Tai chi moves can also improve both lower-body strength and upper-body strength simultaneously, even comparably to other forms of gentle resistance-training such as yoga or using bands and light cables. Tai chi improves upper body strength by incorporating many unsupported arm exercises that involve holding the arms up. It can also improve strength of the knees and lower body, core muscles, back and abdomen due to incorporating dynamic movements like leg lunges, squatting moves, twists, kicks, crouching and bends.4. Better heart health
Tai chi helps lower blood pressure by reducing the body’s stress response, improves “gas exchange” and breathing, can help reduce inflammation and can sometimes serve as an aerobic workout. Harvard Medical School notes that quicker-moving forms of tai chi have similar benefits to brisk walking. Studies show that a regular tai chi practice helps improve strength of the heart and durability of the blood vessels and other bodily tissues. It also helps lower inflammatory responses caused by an overactive autonomic nervous system.
5. Lowers stress, anxiety & depression
Many view tai chi as much more than just an exercise. Historically, tai chi boasts a strong spiritual dimension and promotes greater self-awareness. Studies show that tai chi is a natural stress reliever and promotes positive effects on depression and anxiety in a way similar to yoga or other mind-body exercises.
Often people find that the controlled breathing and focus involved in practicing tai chi promotes a calm mind, increased connection to others, patience, compassion and acceptance. Practicing tai chi outdoors in a natural environment, such as a park or beach, can also lower stress by bringing someone’s attention to how they are connected with their surroundings, a greater purpose and those living around them.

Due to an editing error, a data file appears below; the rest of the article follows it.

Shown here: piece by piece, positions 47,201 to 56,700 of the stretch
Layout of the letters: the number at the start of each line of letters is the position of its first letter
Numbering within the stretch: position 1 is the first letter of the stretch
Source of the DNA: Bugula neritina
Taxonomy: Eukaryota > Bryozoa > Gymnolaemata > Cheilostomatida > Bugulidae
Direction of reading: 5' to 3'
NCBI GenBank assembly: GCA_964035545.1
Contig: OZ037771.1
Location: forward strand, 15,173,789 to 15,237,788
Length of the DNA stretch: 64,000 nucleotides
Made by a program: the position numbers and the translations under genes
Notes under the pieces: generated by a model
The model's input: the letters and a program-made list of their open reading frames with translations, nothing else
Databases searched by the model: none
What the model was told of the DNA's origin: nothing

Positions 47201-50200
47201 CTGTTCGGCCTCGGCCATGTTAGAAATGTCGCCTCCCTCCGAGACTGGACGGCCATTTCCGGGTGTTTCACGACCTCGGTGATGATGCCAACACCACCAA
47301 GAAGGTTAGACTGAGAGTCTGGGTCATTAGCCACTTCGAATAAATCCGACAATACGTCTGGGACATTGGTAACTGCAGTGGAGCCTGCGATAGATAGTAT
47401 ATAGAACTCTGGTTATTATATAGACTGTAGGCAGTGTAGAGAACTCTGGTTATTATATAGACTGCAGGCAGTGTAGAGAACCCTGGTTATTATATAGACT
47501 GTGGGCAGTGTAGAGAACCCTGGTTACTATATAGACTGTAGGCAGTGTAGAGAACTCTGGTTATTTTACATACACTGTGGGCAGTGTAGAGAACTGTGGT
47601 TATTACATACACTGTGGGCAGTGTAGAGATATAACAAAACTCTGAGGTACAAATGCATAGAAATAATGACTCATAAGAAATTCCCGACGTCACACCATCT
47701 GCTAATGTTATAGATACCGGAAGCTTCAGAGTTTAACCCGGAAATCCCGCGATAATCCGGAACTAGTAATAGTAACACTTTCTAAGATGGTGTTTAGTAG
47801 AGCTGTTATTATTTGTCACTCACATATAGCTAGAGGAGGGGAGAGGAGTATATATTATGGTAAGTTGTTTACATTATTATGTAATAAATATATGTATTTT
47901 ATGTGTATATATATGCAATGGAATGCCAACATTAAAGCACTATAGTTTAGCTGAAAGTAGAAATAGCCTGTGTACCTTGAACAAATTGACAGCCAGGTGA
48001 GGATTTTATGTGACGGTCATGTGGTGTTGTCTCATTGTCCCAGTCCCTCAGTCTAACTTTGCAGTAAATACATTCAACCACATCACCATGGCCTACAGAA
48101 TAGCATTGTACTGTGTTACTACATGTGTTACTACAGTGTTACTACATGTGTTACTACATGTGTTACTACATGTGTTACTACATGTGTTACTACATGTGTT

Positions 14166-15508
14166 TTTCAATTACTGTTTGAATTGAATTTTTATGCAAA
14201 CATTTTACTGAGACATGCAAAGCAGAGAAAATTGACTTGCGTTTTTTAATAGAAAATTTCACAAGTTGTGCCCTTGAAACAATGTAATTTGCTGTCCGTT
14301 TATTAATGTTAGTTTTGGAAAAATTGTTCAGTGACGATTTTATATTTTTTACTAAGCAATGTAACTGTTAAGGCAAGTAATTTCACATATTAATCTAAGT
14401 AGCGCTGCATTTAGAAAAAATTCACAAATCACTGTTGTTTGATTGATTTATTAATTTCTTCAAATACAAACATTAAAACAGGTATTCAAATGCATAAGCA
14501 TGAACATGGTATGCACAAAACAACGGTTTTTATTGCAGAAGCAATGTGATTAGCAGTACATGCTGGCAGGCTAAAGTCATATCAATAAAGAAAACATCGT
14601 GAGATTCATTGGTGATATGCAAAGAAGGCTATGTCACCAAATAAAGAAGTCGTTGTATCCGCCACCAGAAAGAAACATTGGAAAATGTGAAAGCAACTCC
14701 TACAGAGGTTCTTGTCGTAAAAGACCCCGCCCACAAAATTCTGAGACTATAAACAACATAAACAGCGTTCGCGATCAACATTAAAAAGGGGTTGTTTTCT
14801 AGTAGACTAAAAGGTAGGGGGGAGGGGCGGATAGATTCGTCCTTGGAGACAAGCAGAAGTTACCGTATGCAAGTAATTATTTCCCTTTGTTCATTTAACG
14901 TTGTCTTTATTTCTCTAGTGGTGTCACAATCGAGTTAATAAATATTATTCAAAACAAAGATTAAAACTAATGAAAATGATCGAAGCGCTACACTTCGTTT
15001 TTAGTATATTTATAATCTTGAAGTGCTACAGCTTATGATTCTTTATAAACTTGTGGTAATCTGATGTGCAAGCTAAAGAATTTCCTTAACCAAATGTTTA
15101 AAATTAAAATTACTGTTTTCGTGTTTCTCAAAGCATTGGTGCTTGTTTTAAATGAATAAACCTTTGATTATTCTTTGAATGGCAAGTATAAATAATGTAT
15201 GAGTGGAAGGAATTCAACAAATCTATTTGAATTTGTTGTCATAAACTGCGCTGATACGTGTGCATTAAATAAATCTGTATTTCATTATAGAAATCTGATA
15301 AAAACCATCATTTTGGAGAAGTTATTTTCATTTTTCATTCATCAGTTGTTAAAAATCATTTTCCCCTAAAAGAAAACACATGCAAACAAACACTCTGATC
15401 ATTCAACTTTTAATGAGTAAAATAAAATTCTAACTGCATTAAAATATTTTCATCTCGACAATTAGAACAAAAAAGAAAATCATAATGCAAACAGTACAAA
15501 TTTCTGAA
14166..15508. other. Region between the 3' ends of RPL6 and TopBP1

6. Sharper focus
Studies suggest that tai chi’s slow pace, attention to detail and circular motions helps lower “mind chatter” and improve attention. People often describe tai chi as a “moving meditation” because it involves following the breath in a rhythmic way that causes ruminating or wandering thoughts to decrease. Some people also choose to further improve focus by using practices such as visualization, imagery, mantras or affirmations while performing tai chi moves.
Tai Chi Exercises & Workout
People usually practice tai chi as a series of fluid motions that accompany the breath. Series of movements can vary in length from about 15 minutes, all the way up to 2 hours. Chen Meng was a master of tai chi who is now credited with creating a popular, shortened version of traditional tai chi that lasts about 15 minutes. His method, which has influenced many others to create other similar short series, is considered a good practice of tai chi for beginners.
Before you get started practicing tai chi, keep these tips in mind: